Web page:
What Investment Property Can You Afford?
If you are actually going to purchase an investment property it’s going to be a little bit different because what you need to do is you also need to take rent into account.
The easiest way to do it (which is going to be very rough) is to simply do the figures as if you were buying your own home to get a weekly expense figure. Then all we do is we simply take 80% of rental income and minus the expenses from that income figure.
Let’s say all of our expenses come to $200 a week. Let’s say if the property rents for $200 a week we would take 80% of that so $160 a week and we can see that there is $40.00 a week as a loss there. That’s a really rough way to do it.
For a more accurate method I do actually have an episode on how to find out if a property is going to be a positive cash flow or how to calculate positive geared properties and you can see more details there.
You can also check out the Advance Property Calculator which is a tool I actually used to do all these calculations for me. This tool takes more stuff into account like vacancy rates and rental manager fees and things like that and you can really get an idea of what the cash flow of a property is going to be. That’s a part of On Property Plus at the moment but there is a free version coming up in the near future so check that out.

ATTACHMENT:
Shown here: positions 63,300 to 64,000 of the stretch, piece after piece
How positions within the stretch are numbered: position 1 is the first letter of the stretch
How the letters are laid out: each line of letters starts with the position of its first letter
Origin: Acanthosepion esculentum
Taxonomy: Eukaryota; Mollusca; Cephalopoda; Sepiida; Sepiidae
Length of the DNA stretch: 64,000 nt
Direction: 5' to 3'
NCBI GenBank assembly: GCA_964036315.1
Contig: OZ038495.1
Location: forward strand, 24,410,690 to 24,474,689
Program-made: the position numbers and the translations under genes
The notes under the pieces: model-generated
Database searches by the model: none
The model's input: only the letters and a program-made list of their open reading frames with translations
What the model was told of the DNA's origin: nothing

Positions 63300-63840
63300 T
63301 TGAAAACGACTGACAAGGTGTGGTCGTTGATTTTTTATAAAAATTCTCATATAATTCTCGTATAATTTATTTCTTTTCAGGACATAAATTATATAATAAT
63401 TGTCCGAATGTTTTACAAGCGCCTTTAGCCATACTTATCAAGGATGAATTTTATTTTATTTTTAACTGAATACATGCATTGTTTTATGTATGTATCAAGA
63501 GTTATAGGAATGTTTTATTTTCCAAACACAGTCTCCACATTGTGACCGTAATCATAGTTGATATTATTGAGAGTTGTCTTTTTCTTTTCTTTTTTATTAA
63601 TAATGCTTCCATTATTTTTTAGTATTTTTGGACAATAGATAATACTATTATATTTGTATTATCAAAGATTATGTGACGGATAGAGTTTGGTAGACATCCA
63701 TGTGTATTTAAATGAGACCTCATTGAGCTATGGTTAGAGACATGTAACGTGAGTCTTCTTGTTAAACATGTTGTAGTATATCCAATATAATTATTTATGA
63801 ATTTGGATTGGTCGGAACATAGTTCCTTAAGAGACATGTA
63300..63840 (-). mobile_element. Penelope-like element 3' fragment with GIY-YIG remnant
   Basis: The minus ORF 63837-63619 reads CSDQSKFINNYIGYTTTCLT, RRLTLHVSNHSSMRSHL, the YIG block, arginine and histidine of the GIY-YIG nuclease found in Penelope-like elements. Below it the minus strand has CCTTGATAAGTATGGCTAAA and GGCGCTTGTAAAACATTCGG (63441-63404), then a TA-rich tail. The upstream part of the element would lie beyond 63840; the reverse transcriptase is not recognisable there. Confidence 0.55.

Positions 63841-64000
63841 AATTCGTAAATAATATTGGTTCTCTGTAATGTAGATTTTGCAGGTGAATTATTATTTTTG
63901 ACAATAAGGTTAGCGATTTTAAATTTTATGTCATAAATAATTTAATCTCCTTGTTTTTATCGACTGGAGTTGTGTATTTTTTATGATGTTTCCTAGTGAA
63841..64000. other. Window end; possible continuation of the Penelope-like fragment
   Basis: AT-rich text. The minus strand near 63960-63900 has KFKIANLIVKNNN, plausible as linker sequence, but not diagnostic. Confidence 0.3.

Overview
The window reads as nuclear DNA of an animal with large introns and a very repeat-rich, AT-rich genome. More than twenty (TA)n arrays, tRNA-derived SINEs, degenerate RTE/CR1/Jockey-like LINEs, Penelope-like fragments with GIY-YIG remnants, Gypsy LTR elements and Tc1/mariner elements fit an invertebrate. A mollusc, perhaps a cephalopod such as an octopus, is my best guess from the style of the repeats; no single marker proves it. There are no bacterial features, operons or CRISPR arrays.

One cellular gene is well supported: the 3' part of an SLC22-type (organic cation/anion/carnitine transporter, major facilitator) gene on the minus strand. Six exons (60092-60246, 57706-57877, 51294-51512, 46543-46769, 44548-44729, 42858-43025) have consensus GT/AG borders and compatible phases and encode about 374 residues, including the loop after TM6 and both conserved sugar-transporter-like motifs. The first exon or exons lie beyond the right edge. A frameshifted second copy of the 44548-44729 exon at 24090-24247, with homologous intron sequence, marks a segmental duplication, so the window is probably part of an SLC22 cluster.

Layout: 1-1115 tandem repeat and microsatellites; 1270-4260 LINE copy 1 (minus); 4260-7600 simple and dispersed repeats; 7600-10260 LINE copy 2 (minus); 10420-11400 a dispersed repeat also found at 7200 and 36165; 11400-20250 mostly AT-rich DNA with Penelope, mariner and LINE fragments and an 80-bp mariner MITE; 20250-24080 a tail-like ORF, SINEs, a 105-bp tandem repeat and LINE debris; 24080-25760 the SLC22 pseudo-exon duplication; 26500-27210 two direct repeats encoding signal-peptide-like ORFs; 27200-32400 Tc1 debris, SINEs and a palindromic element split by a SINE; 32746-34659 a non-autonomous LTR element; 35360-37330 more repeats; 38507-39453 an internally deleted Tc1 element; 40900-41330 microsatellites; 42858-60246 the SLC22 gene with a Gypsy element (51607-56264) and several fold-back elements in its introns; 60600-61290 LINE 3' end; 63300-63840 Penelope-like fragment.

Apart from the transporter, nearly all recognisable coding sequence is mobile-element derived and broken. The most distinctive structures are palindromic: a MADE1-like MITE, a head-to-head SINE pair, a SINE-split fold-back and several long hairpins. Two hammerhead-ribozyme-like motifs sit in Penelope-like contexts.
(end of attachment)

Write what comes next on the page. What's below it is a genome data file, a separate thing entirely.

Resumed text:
So that’s basically how you work out how much you can afford.
You start with your purchase price, you work out your interest rates, you add your expenses, and then if you got any rent obviously you take a portion of that away because you don’t have to pay that because someone else is paying that.
What you really want to begin to work out is “where am I actually comfortable purchasing a property?”
Yes, banks may lend me $600,000 but I can’t actually afford that with the current job that I have? What can I afford as my own home or what can I afford as an investment property? And then let’s go and look at those things.
By working out what we can afford we are ensuring that we’re not looking outside of our price range then we are not wasting time thinking about and researching things that aren’t actually going to be any use for us in the near future.
What you want to focus on is what you can actually achieve today. What you can actually do. What you can actually afford to buy rather than wasting time on the long-term dream of buying that multi-million-dollar mansion.
That finishes today’s episode. In tomorrow’s episode we’re going to be looking at creating your deposit savings plan and some ways that you can go about doing that.
Today’s episode is brought to you by my eBook which is The Essential Guide To Buying Your First Property in Australia. It is going to go on the Amazon Kindle Store very soon, as soon as I get it formatted and ready for that. Kill that overwhelm that comes with trying to buy your first property, stop feeling flustered, stop having all those sleepless nights that you are having thinking about property and stop feeling unequipped to actually make this a reality. Almost everyone can achieve it and if other people have done it why can’t you? I really want to give you a step-by-step guide to be able to achieve it yourself and feel like it’s possible to achieve.
Check out The Essential Guide To Buying Your First Property In Australia today. Currently it is 75% off but that offer won’t last forever so check it out now.
Until tomorrow stay positive.